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There’s no good time for a government shutdown, but Congress chose to shut things down during the primetime for fall outdoor recreation.
Leaf peepers and wildlife viewers are being shut out of their favorite national parks, and the flood-ravaged communities surrounding Rocky Mountain National Park, in particular, are finding it even tougher to recover.
Depending on how long the shutdown lasts, the effect on outdoor retail business could be significant.
“It’s going to be a ripple effect,” said Kirk Bailey, the Outdoor Industry Association’s vice-president of government affairs. The shutting down of national parks and monuments will cause an effect first in the outfitters and tour guides, then as people cancel their trips, outdoor retailers will begin to feel the sting. The longer it lasts, the harder the sting.
Eventually “It will ripple through retailers as consumers who were thinking about a trip say, ‘I guess I’m not going so I don’t have to buy that extra water bottle or extra shirt I needed for my trip. I’m not going to make that purchase,’” Bailey said.
Glacier Outdoor Center, which is both a retailer and a tour guide near Glacier National Park, has begun to feel the sting already. Co-owner Jeff Baldelli told SNEWS that the season for rafting and fishing tours had already shutdown but the lodging near the park, which is open until November, is generally full this time of year but isn’t right now.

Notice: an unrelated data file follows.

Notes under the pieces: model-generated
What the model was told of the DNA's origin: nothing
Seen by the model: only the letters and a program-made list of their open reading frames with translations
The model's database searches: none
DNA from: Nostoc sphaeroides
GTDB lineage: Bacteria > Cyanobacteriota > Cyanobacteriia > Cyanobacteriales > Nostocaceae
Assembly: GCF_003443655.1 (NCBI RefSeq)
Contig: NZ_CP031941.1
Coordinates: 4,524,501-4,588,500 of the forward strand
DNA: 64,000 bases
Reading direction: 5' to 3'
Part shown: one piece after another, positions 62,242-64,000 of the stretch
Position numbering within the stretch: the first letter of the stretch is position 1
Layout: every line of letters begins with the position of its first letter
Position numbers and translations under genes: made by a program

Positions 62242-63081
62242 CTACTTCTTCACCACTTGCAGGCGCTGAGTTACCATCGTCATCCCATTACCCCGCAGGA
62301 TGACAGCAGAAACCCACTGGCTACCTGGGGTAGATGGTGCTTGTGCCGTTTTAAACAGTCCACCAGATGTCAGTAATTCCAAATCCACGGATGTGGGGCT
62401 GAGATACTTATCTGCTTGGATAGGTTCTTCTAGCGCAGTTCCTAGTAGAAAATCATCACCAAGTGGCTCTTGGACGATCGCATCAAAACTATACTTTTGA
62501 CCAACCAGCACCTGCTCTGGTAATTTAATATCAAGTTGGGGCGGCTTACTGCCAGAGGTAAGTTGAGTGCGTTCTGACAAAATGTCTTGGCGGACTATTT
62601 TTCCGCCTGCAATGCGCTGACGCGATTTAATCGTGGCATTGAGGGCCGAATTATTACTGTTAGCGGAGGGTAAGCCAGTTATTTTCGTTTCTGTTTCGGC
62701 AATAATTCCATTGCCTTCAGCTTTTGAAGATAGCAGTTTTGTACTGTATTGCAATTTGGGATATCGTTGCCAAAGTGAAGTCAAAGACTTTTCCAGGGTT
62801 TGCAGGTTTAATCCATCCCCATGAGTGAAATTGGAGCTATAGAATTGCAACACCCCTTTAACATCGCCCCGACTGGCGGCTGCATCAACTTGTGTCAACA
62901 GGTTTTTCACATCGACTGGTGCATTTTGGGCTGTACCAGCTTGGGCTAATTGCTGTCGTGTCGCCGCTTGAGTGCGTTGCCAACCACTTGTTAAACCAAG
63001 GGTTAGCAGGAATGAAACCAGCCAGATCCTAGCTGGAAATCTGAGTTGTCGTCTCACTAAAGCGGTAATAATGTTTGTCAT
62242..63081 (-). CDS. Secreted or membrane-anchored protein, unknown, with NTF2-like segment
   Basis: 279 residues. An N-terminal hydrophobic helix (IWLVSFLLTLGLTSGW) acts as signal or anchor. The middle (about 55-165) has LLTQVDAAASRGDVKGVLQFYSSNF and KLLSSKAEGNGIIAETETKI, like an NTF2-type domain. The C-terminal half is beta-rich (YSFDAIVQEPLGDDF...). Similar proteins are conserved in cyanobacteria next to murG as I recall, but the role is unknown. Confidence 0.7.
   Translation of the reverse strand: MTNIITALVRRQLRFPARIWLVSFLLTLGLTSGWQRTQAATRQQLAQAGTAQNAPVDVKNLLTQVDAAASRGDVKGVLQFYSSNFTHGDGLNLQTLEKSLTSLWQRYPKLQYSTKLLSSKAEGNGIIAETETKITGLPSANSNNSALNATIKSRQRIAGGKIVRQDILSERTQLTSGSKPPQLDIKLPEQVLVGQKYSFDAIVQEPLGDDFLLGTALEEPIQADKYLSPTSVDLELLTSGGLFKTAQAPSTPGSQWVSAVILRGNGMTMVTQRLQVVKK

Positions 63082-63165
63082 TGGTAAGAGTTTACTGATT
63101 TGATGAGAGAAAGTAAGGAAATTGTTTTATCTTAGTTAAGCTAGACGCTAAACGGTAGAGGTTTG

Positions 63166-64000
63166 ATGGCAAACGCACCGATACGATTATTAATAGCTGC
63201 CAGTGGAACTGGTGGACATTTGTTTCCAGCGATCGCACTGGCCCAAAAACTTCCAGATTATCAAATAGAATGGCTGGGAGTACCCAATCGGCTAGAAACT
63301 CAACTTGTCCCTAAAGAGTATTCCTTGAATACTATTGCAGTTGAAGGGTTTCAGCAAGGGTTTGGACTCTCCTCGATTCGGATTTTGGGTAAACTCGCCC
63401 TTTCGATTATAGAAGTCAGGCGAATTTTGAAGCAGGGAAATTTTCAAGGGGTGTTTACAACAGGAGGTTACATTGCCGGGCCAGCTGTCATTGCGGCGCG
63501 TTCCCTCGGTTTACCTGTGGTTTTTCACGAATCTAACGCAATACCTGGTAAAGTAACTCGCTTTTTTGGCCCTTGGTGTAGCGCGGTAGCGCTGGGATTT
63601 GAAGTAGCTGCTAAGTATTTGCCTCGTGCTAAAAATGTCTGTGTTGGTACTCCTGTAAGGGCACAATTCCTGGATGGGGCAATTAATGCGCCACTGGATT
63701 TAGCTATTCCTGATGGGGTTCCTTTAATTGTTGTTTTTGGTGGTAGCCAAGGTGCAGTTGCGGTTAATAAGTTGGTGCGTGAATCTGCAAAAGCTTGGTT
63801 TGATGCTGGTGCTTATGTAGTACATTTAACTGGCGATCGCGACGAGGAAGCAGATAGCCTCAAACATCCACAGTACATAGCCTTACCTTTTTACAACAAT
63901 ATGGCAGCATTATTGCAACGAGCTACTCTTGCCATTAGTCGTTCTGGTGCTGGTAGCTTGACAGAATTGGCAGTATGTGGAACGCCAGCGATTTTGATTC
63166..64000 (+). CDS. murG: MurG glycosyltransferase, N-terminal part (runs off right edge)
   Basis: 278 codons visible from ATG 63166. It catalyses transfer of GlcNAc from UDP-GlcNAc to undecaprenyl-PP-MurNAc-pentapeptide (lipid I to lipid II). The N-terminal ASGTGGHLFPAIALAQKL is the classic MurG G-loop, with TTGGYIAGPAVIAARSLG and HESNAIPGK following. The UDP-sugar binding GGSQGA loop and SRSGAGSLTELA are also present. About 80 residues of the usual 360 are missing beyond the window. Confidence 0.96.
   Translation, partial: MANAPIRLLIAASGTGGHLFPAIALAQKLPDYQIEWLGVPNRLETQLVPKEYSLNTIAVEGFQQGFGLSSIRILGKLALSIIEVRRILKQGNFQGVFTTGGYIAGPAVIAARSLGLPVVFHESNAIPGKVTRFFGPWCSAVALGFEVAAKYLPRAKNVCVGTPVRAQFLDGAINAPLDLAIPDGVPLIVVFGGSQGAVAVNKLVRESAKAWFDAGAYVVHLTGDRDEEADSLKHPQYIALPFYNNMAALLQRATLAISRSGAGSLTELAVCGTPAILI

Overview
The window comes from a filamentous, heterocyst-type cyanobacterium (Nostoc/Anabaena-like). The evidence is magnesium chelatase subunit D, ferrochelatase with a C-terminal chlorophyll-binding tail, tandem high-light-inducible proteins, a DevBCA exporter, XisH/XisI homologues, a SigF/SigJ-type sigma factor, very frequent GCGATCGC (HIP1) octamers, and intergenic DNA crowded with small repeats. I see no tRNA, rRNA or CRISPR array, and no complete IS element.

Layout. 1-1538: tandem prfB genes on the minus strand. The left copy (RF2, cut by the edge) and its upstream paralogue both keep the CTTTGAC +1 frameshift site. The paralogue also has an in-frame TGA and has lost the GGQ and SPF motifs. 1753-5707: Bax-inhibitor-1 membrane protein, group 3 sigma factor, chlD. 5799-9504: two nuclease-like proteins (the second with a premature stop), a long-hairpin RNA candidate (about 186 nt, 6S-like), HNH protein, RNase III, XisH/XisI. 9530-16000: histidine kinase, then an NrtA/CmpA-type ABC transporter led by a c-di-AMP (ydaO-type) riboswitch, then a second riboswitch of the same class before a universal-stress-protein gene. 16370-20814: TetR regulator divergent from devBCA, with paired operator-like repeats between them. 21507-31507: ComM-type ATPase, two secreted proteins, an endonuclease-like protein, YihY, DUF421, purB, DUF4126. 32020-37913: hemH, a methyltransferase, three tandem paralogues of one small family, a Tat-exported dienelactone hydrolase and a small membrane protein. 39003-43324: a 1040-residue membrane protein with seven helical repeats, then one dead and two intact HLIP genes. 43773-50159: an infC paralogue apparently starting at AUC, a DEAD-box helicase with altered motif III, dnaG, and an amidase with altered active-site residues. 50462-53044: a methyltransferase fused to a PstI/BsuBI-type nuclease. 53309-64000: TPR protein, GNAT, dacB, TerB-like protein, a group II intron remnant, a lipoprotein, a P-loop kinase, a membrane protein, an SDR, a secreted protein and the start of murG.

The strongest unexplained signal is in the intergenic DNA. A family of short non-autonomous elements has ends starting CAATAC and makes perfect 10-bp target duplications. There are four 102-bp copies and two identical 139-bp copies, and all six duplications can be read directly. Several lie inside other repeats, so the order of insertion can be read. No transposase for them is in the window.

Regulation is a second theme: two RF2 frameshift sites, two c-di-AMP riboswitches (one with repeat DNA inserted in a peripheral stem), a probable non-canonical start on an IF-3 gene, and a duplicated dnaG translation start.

Government workers doing research in the park rent out a few cabins for the entire month, Baldelli said, but after Tuesday’s news all of them called to cancel their month-long reservations.
“It’s definitely affecting us,” Baldelli said. “You’re really just hurting local businesses,” he’d like to say to Congress. “We understand that there’s an agenda that has to be moved forward, and each side has their own reasons for doing what they’re doing, but they need to get a handle on things and realize that at some point they’re going to have to work together to figure stuff out.”
Outdoor writer Michael Lanza reports, “closing the national parks means turning away 750,000 visitors nationwide every day, costing tourism-dependent businesses near parks $30 million a day, according to the National Parks Conservation Association.” Lanza writes in this story about his his having to tell his kids there would be no hiking this week in Zion National Park thanks to the shutdown.
“It’s important that everybody in the outdoor community pays attention and does something about it,” Bailey said. “Even if it’s just a phone call to their member of Congress to say, ‘Please pass the budget.’ Something as simple as that might be helpful.”
Americans spend more on outdoor recreation than they do on pharmaceuticals, cars and gas for those cars,OIA reports. If they can’t get out into their favorite now blocked-off national parks to do their thing, they might not spend the $646 billion they’ve been shown to spend on outdoor recreation.
Bailey urges industry folks to call up their members of Congress.
“I know people in their lives and businesses are busy,” Bailey said. “This situation is not going to get any better unless all of us hold accountable our elected officials. Ultimately it rests on our shoulders.”